But bilingual and English-language programming gradually seem to be moving out of the “niche” marketing category and into the general market.
National corporations that once advertised only in Spanish now are targeting younger Latinos with English and Spanglish ads. As that has occurred, Los Angeles has solidified its stature as what Crowe calls “the golden egg of bilingual television.”
The reason, he says, “is simply the raw numbers.”
There are 42 million Latinos in the U.S., about 60% of them Mexican American, and nearly 3 million Latinos between the ages of 12 and 34 in the five-county Los Angeles metropolitan area, the majority Mexican American. Latinos concentrated in border states such as California and Texas tend to be more bilingual or English-dominant than their East Coast counterparts, according to a number of television and advertising executives. That helps explain why television programmers, while hardly ignoring other Latinos, increasingly are focusing in on this previously underserved market -- L.A.'s vast young bicultural Mexican American population -- as the new national taste-makers.
In a way, mun2 appears to be following the lead of smaller but scrappy L.A.-based competitors such as Si TV, a 3-year-old English-language cable channel with millions of subscribers nationwide, which targets young Latinos with its tagline-mantra, “Speak English, Live Latino.” In other words, program in English, but don’t let your Latino sensibility get lost in translation.
“Young Hispanics in America today are proud to be American,” says Michael Schwimmer, CEO of Si TV, “but at the same time there are very strong ties to their parents’ and their grandparents’ heritage.”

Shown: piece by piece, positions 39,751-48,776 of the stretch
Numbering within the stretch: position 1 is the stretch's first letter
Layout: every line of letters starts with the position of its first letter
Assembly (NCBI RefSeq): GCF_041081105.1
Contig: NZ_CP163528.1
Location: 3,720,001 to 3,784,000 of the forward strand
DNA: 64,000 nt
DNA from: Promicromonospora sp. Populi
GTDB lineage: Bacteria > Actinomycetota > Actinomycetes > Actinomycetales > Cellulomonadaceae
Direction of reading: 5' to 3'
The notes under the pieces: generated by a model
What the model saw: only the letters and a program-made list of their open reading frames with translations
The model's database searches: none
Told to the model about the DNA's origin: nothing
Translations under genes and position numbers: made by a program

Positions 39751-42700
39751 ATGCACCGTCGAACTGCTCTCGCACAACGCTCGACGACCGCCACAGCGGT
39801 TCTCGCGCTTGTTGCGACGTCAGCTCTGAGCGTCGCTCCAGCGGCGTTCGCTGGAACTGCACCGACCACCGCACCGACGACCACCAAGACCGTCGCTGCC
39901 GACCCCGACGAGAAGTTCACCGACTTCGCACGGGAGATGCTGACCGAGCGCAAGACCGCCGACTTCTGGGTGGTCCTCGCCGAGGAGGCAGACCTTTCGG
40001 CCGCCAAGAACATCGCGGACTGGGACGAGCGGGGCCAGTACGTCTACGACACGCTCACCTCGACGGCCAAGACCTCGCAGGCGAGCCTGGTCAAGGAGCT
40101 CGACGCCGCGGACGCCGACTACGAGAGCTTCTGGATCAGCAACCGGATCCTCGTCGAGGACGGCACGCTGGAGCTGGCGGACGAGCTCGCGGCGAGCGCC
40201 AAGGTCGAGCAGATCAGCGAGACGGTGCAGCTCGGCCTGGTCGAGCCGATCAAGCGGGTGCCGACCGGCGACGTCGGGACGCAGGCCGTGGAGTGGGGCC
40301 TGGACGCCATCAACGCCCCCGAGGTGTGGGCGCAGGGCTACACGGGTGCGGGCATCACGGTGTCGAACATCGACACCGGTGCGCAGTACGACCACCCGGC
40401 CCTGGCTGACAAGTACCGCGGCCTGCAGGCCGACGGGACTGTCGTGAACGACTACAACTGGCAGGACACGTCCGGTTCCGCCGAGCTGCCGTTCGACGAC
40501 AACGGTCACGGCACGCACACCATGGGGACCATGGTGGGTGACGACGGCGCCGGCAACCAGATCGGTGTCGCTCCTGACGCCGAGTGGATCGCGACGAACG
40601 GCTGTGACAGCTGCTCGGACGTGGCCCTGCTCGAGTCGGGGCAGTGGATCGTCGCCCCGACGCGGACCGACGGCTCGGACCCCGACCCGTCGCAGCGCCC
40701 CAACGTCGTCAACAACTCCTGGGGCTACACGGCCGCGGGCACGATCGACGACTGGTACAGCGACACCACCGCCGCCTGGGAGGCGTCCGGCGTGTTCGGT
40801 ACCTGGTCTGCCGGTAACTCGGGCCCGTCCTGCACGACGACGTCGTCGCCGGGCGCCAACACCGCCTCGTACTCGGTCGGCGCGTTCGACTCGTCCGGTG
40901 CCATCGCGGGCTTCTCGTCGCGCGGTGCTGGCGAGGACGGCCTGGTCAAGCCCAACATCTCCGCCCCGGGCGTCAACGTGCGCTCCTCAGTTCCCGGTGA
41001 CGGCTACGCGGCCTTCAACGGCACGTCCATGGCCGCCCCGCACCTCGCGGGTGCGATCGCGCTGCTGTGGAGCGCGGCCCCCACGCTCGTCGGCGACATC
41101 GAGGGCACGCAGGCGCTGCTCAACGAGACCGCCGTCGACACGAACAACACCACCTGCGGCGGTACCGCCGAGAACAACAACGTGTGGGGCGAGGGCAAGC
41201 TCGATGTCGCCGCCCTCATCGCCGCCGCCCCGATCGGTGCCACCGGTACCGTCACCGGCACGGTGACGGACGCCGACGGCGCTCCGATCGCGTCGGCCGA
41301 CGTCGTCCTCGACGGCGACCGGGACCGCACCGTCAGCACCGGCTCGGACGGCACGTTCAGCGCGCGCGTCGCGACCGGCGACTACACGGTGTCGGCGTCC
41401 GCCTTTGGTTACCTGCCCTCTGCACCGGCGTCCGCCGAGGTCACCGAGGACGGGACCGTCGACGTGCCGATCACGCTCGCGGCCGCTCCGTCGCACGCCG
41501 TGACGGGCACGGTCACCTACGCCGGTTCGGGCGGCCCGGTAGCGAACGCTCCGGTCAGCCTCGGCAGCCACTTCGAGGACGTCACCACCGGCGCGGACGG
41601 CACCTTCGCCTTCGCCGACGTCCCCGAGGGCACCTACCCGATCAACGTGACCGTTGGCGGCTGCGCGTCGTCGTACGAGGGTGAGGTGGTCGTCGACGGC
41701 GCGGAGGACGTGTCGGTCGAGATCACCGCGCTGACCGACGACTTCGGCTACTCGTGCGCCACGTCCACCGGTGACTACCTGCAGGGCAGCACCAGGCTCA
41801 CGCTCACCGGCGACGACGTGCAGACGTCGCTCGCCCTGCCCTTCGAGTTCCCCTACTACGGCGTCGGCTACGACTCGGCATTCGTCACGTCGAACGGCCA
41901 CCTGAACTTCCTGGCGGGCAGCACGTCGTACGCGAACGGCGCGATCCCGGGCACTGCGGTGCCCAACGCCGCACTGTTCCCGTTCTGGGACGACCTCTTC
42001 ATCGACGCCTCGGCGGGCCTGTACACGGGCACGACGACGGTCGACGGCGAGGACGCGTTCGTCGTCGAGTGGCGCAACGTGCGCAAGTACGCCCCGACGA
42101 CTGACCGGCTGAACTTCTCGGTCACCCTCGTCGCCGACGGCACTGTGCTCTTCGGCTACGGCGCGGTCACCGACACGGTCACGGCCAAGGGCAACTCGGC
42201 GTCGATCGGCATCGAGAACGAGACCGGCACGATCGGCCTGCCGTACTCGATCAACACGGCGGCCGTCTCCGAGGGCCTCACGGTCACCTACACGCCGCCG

For Telemundo, moving mun2 to the West Coast fits within a larger corporate strategy. Browne believes that the youth-oriented network, which is distributed nationwide to 11 million households, could serve as a creative magnet for Telemundo as a whole, attracting top up-and-coming talent that would generate cutting-edge content for the network’s other broadcast platforms.
Flavio Morales, mun2 vice president of programming, says that for many Southern California Latino families, Universal CityWalk already functions as many town plazas do throughout Latin America -- safe, convenient places to socialize and bring the family.
Some of those visitors, he says, now will stick around to attend tapings of mun2 shows at the new studio complex, which is housed in a see-through structure that floats above the walkway adjacent to B.B. King’s Blues Club and Restaurant.
“The only way for mun2 to be relevant was to be in L.A.,” says Morales, who grew up in East L.A.
Like its competitors, LATV is also looking to get interactive: During the network’s daily show “LATV Live” (4-6 p.m.), viewers can call in and talk with the program’s three young hosts using phones and text-messaging.
“We want to maximize the ability to communicate with our audience,” says Howard Bolter, who recently was lured from the E! Networks to become LATV’s president and chief operating officer. “That live element allows us to create a community on-air.”
Perhaps the surest sign that bilingual and English-language TV are here to stay can be summed up in two words: “Ugly Betty.”
Last season, ABC scored a prime time hit with its remake of the Colombian comic telenovela about a young Latina woman trying to make her way in the brutal Manhattan fashion world.
The English-language show, which stars the Honduran-American actress America Ferrera, doesn’t trumpet itself as “ethnic programming.” Instead, it treats Latino bilingual biculturalism as a simple fact of life, and implies that assimilation (in the character of Betty) is inevitable, though not without a few painful bumps along the way.
Although Latinos aren’t yet represented on network television in proportion to their numbers, it seems likely that in coming years more big-league entertainment players will gravitate toward a demographic that, though still young, finally appears to be coming of age.
“Latino culture is today mainstream,” says Si TV’s Schwimmer, “and will become even more so over time.”